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Sunday Tasmanian - Tassie Living - - news -

here are cafes, and then there are cafes by Nathan Tole­man. You may not recog­nise his name, but if you’ve brunched in Mel­bourne in the past decade,you’ve likely been to one of his ap­peal­ing venues.

His most re­cent is Higher Ground, which opened in the CBD’s bur­geon­ing west end last year. Tak­ing shape in a dis­used 18th cen­tury power sta­tion, the hum­ming eatery boasts soar­ing 15m ceil­ings, 130 seats, at­ten­tive ser­vice and an eclec­tic, all-day menu with dishes such as spiced cau­li­flower scram­bled eggs and con­fit salt­bush lamb ribs.

It is, ar­guably, the most spec­tac­u­lar cafe in the coun­try. But if it’s not your lo­cal, there’s no rea­son to de­spair. As a na­tion,we are spoiled for choice when it comes to ex­cep­tional cafes.The best of the new breed com­bine din­ner-wor­thy fare with ar­rest­ing in­te­ri­ors.

Like the French bistro, the Ital­ian trat­to­ria or the English pub, the Aus­tralian cafe is an archetype that is now im­i­tated world­wide. Hall­marks in­clude com­mu­nal ta­bles, in­formed yet in­for­mal staff, In­sta-ready food and, the clincher, stand­out cof­fee from baris­tas who are well-versed in their craft.

Tole­man,who along with his part­ners is also re­spon­si­ble for Rich­mond’s Top Pad­dock and South Mel­bourne’s The Ket­tle Black, says healthy com­pe­ti­tion in Aus­tralia pushes op­er­a­tors to do bet­ter.

“It’s amped up the qual­ity and the level of ser­vice,” he says. “There’s noth­ing like it in the world.We al­ways come back to Mel­bourne and say, ‘Wow, we’re so lucky.’”

In Bris­bane, former TV chef Ben O’Donoghue serves up smart, in­ter­est­ing, restau­rant-style food at Bil­lykart West End. The cafe’s mod­ern fit-out is as slick as its staff.

Gauge in South Bris­bane is an­other ven­ture strad­dling the cafe/restau­rant di­vide. Its bright, Nordic in­te­ri­ors skew ca­sual, but its menu is thought­pro­vok­ing. Would you like a side of charred oc­to­pus and pick­led beet­root with your Span­ish mack­erel toast?

In Syd­ney, it was avid restau­ra­teur Bill Granger who taught the lo­cals how to do brunch in the ’90s.At the orig­i­nal Bills in Dar­linghurst, his ri­cotta hot­cakes and corn frit­ters flew off the menu – and they still do. Since then, the pi­o­neer­ing Granger has in­spired count­less other play­ers.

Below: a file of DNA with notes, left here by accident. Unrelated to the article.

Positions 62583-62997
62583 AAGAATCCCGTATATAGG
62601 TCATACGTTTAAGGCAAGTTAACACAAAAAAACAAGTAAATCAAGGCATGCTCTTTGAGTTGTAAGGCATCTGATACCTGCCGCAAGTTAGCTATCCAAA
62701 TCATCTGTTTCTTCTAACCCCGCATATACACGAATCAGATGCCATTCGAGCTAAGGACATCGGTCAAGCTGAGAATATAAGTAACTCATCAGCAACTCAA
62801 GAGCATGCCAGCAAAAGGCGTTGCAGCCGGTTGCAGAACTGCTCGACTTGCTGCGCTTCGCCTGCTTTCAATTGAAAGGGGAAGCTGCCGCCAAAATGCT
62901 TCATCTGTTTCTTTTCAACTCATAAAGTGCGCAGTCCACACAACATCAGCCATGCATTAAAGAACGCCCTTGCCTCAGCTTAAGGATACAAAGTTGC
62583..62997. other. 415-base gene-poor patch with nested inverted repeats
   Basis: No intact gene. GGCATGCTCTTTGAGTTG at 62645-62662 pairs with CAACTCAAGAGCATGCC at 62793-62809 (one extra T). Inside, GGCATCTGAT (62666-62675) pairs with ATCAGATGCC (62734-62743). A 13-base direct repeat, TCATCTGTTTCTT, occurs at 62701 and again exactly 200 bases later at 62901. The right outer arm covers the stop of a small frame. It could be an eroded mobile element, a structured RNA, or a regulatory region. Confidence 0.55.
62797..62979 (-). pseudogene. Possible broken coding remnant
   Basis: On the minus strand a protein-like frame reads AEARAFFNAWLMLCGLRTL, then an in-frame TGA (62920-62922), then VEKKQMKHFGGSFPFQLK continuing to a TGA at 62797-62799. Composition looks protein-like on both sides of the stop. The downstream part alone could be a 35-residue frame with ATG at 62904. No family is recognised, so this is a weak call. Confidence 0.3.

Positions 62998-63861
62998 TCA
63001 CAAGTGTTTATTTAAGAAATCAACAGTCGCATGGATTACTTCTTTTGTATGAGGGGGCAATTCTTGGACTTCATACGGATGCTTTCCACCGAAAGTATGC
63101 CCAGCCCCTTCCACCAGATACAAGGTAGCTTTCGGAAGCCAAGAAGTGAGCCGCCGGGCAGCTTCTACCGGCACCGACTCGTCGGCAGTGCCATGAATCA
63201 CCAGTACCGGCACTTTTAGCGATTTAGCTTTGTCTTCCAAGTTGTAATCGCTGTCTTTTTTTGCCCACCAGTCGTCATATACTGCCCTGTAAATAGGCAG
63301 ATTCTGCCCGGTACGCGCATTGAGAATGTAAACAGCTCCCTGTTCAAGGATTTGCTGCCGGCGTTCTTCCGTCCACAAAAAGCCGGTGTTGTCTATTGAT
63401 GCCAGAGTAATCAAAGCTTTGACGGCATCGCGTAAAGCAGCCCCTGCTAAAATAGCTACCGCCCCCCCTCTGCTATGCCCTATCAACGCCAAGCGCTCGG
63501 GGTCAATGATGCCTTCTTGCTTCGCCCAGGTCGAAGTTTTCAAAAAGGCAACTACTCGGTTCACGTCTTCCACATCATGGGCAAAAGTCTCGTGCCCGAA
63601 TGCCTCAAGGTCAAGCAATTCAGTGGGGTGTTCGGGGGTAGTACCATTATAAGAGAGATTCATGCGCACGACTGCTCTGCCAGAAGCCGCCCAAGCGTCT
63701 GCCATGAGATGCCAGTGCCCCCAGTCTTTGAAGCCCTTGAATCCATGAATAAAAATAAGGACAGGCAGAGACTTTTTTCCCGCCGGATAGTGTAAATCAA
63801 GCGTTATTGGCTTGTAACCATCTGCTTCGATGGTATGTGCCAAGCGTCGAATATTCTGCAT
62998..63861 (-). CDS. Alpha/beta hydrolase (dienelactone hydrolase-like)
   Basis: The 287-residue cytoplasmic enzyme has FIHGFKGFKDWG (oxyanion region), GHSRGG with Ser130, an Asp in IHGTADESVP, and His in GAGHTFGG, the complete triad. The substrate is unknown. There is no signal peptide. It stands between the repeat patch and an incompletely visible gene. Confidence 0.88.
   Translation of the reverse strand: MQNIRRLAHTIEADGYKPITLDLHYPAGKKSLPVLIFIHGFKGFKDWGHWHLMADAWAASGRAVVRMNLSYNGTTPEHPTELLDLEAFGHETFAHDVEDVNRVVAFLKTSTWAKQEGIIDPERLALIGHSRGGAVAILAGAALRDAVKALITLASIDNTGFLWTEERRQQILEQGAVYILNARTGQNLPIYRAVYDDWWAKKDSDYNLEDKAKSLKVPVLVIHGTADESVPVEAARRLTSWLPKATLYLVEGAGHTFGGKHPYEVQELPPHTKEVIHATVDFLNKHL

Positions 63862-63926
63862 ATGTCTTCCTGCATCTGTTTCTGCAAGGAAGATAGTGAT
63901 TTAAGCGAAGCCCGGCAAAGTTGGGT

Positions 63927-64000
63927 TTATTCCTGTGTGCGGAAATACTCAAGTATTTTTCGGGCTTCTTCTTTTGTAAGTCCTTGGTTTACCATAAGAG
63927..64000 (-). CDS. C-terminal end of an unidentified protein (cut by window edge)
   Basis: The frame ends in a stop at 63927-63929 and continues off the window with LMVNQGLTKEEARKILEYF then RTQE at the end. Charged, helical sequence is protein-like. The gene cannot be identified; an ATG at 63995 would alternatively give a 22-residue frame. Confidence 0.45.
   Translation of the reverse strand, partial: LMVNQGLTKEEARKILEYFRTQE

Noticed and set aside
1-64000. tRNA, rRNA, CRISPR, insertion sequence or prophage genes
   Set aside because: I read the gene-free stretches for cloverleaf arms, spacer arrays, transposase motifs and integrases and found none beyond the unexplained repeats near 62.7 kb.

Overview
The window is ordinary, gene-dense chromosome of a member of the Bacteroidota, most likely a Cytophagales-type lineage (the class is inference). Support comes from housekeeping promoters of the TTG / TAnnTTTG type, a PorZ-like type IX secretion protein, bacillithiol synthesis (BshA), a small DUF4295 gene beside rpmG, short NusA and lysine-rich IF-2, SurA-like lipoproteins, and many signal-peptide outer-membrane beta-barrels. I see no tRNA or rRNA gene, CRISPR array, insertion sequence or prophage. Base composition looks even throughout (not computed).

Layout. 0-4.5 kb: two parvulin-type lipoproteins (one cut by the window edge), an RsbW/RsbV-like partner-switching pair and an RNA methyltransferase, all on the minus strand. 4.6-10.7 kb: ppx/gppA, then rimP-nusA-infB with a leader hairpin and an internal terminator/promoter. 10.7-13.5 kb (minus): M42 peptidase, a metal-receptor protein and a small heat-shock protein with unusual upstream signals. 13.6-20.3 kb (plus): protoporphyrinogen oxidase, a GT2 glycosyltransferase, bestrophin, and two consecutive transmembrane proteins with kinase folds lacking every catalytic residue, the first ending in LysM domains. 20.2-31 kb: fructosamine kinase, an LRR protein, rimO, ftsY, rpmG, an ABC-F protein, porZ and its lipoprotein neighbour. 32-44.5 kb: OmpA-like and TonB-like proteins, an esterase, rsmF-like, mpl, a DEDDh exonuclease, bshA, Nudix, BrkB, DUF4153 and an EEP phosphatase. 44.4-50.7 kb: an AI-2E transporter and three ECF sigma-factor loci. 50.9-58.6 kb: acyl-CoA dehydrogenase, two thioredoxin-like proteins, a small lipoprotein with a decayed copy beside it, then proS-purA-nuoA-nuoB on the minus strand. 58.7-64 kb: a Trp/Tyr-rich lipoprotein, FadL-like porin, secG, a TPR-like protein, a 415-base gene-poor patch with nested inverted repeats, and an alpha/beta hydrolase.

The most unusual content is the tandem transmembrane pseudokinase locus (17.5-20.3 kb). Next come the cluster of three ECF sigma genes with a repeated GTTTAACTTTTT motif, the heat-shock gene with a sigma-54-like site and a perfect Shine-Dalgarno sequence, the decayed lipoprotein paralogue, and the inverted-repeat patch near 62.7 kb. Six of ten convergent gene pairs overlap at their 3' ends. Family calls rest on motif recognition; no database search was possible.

“We’re lucky in that lo­cal con­sumers sup­port in­de­pen­dence over chain stores,” says Rus­sell Beard, the dy­namic en­tre­pre­neur be­hind sev­eral hit cafes in Syd­ney, in­clud­ing Reuben Hills in Surry Hills, and Hills Bros at Martin Place, which de­buted last year. “The cus­tomer will re­spond the best to a con­cept that’s unique.”

It’s pretty tough to be Star­bucks here.

There are nearly 7000 in­de­pen­dent cafes across Aus­tralia. In­dus­try rev­enue is fore­cast to rise by 6.9 per cent dur­ing 2016-17, to a to­tal of $8.2 bil­lion, ac­cord­ing to IbisWorld.

Cafes tell the story of Aus­tralia’s rich mul­ti­cul­tural her­itage. Con­sider the milk buns and break­fast ra­men at Ris­ing Sun Work­shop in Syd­ney’s New­town, the scorched to­ma­toes with baba ghanoush at Bare Bones So­ci­ety in Bris­bane’s Jin­dalee, or the rose, car­damom and mas­tic rice pud­ding at Baba­jan in Carl­ton North, Mel­bourne.

Stand­out cafes, as lively as any bar, be­come com­mu­nity hubs fu­elled by sin­gle ori­gin brews. Harry’s Bondi com­bines a lu­mi­nous lo­ca­tion, pho­to­genic pa­trons and equally sexy food, such as co­conut chia pud­ding or quinoa feta frit­ters (the new corn).At Higher Ground, queu­ing cus­tomers can at least or­der a caf­feinated bev­er­age from the cof­fee cart out­side the door.

Smashed avos and flat whites have con­quered the world in re­cent years, as home-grown baris­tas and restau­ra­teurs open Aussie-themed cafes in New York, LA,Paris,Lon­don and be­yond.

“We have the most so­phis­ti­cated cafe mar­ket in the world,” says Rolando Schi­rato, man­ag­ing di­rec­tor of Vit­to­ria. The Syd­ney-based cof­fee brand ex­ports its beans to 15 coun­tries. “In Italy, you can get a great espresso at a su­per­mar­ket or ser­vice sta­tion but as soon as you start to in­tro­duce milk and theatre it’s lost.”

Our milder cli­mate no doubt helps lo­cal busi­nesses. “Our weather is con­ducive to eat­ing out,” says Beard. “We aren’t home­bod­ies. We love go­ing out and cof­fee has be­come a vi­tal part of the daily ex­pe­ri­ence.”

Com­muning with oth­ers is al­most as im­por­tant. “Ten years ago, com­mu­nal ta­bles were a bit hard for peo­ple,” Tole­man says. “But in the end, din­ers started talk­ing to the peo­ple next door, which gen­er­ated a real com­mu­nity feel. It also broke down the bar­rier be­tween staff and cus­tomers. Now we wouldn’t do a cafe with­out them.”

No doubt smart­phones have also played an im­por­tant part in show­cas­ing cafe cul­ture. Across Tole­man’s three venues, the so­cial me­dia call­ing card is the painterly ri­cotta hot­cake with maple syrup, seeds, grains, fruit and flow­ers. Ex­pect a lot of likes.

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